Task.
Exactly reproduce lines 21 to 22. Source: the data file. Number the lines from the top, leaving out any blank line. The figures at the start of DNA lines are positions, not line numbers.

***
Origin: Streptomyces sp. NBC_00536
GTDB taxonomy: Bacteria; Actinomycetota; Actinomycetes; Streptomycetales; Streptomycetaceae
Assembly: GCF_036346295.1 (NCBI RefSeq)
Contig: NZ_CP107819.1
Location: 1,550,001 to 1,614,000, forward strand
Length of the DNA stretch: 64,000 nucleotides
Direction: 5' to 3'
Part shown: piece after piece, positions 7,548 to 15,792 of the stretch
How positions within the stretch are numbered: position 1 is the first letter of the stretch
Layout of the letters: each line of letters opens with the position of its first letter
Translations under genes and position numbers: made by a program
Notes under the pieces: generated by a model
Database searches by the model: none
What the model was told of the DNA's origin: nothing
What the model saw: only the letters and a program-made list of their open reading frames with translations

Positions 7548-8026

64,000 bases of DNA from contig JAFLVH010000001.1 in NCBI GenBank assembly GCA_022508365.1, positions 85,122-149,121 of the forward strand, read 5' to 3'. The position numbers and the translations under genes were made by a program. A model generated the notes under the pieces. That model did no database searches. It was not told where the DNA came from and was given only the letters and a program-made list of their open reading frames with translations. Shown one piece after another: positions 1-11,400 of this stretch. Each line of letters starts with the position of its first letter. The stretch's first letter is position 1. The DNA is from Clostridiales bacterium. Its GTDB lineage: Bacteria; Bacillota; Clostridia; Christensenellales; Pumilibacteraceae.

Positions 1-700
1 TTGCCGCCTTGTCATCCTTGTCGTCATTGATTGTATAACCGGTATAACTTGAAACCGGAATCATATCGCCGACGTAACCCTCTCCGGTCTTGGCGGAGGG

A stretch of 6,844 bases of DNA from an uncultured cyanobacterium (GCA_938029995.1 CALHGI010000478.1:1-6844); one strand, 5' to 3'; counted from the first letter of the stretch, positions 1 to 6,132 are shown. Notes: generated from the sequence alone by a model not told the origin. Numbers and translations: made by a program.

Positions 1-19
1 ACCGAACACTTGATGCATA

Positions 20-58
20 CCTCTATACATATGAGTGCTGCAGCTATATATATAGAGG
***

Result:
Positions 1-19
1 ACCGAACACTTGATGCATA